What is it Like to Attend the University of Edinburgh?

Aura earned her bachelor’s degree in classics from the University of Edinburgh. She specializes in Latin tutoring, Greek tutoring, and a number of other subjects. Below, she shares her experience at the University of Edinburgh:

Describe the campus setting and transportation options. 

Aura: The University of Edinburgh is very urban. It has campus locations all over the Old Town of Edinburgh, Scotland. The School of History, Classics, and Archaeology, where I spent all of my time, is right in Teviot Place, near the main library. There are plenty of local buses to take you all over the city. Edinburgh is a relatively small city, so it’s totally manageable by foot or bicycle. All of the university buildings in the George Square/Teviot Place area are well lit and have security guards. I felt safe walking around at any time of the day or evening.

How available are the professors, academic advisers, and teaching assistants?

Aura: All of the professors have office hours and most are happy to answer whatever questions you send over email as well. The teaching assistants and tutors were extremely helpful, too. I was especially well-supported when working on my dissertation. My supervisor and all of the professors in my department were there for me to bounce ideas off of, recommend titles, and help me meet my deadlines.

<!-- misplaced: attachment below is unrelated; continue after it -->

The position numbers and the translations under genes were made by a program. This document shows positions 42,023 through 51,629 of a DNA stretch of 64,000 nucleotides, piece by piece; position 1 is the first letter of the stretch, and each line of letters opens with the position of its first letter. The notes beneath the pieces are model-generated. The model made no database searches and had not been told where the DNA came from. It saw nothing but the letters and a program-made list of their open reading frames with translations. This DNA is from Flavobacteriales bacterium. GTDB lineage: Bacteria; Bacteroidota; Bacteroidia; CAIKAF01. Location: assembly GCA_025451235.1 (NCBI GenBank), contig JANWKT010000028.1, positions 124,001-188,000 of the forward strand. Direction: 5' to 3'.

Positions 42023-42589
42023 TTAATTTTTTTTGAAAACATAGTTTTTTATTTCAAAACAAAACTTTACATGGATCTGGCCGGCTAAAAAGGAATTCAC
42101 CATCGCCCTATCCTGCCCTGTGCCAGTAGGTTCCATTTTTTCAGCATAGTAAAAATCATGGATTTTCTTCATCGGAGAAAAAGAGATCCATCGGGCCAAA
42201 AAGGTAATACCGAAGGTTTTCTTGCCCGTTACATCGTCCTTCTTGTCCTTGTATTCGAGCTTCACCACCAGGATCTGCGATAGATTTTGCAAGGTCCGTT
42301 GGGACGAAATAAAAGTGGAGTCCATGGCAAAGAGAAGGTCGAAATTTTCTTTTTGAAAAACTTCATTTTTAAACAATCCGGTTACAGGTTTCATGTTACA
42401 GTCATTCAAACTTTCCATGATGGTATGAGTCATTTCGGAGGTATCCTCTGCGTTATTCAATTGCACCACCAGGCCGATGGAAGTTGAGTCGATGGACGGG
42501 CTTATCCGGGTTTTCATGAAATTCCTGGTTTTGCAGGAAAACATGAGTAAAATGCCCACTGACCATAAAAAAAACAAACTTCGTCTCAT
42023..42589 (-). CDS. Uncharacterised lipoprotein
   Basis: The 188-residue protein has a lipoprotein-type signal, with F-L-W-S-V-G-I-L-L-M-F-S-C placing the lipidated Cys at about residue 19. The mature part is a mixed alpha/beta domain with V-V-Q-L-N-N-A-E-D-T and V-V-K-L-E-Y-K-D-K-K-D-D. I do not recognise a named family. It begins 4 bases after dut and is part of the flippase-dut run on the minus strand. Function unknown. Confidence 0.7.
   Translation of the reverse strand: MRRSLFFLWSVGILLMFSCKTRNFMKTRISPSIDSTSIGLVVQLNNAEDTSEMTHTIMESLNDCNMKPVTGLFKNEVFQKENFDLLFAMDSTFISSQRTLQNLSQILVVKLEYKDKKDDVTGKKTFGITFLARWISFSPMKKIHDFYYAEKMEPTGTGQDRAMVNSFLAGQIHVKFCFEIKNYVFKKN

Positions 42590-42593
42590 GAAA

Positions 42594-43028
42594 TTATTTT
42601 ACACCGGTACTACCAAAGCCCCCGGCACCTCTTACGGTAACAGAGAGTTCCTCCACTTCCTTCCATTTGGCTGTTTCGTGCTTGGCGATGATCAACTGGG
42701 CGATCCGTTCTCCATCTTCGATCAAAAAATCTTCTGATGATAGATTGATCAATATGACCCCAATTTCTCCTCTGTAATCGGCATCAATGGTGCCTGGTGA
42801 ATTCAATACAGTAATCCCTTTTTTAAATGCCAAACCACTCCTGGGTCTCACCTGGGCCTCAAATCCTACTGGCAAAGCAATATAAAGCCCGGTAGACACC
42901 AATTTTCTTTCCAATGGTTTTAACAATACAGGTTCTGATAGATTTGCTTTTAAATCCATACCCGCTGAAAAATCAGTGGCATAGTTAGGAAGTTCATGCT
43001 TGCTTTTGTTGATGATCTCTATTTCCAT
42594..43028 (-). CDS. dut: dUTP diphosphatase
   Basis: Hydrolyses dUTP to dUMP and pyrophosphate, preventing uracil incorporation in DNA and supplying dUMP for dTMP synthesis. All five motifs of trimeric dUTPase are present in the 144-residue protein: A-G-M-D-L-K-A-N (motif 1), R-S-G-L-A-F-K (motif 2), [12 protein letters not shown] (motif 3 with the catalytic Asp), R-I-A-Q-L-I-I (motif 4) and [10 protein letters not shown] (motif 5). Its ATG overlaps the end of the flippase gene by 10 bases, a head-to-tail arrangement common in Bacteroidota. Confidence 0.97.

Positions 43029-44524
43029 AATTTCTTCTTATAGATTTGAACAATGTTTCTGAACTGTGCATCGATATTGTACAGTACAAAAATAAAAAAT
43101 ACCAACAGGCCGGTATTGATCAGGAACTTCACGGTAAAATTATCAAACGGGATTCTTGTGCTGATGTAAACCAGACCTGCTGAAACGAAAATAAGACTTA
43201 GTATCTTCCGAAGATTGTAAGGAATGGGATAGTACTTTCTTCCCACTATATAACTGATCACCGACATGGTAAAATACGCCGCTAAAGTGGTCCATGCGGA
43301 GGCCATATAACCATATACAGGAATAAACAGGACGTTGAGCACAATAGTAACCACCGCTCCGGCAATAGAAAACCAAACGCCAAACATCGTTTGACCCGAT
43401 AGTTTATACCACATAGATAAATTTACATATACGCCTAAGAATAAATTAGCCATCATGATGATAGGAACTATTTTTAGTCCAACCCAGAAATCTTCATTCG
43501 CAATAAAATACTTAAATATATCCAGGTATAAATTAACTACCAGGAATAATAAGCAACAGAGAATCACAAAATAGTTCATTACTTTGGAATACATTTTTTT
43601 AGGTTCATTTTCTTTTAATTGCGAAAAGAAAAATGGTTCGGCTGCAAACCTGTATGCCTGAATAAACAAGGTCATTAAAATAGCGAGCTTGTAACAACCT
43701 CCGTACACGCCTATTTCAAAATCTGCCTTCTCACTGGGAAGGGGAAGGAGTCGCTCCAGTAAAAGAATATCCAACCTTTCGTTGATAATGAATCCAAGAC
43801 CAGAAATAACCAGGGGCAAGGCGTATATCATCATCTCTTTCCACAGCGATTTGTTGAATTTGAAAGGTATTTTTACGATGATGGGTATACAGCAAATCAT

How would you describe the dorm life—rooms, dining options, location, socialization opportunities with other students?

Aura: Most freshmen live in the university housing. The buildings are large, so you meet a lot of people quickly. The food isn’t great, but most of the buildings are new and the area is right near the park around Arthur’s Seat. It’s also quite central, about a 20 minute walk away from most university locations. After freshman year, people share apartments with friends all over the city. There are a lot of reasonably priced student flats.

Which majors/programs are best represented and supported? 

Aura: The University of Edinburgh has all the typical undergraduate liberal arts majors, as well as veterinary, law, and medical schools. In a university of 18,000 students, I really appreciated how small my department was. I knew my Latin and Greek professors well and was friendly with all of my peers. I did have larger lectures when I took ancient history classes, but nothing staggering. The library was well-stocked for whatever I needed to research, and my professors were all major players in their fields.

How easy or difficult was it for you to meet people and make friends as a freshman? Does Greek life play a significant role in the campus social life?

Aura: It’s always jarring being new at a large school, but the school organizes a great orientation week where you’re out meeting new people and familiarizing yourself with the city. I found my two main groups of friends from my classes and from my field and ice hockey teams. The university has a huge number of clubs and societies, and joining them is a fast and fun way to meet likeminded friends.

How helpful is the Career Center and other student support services?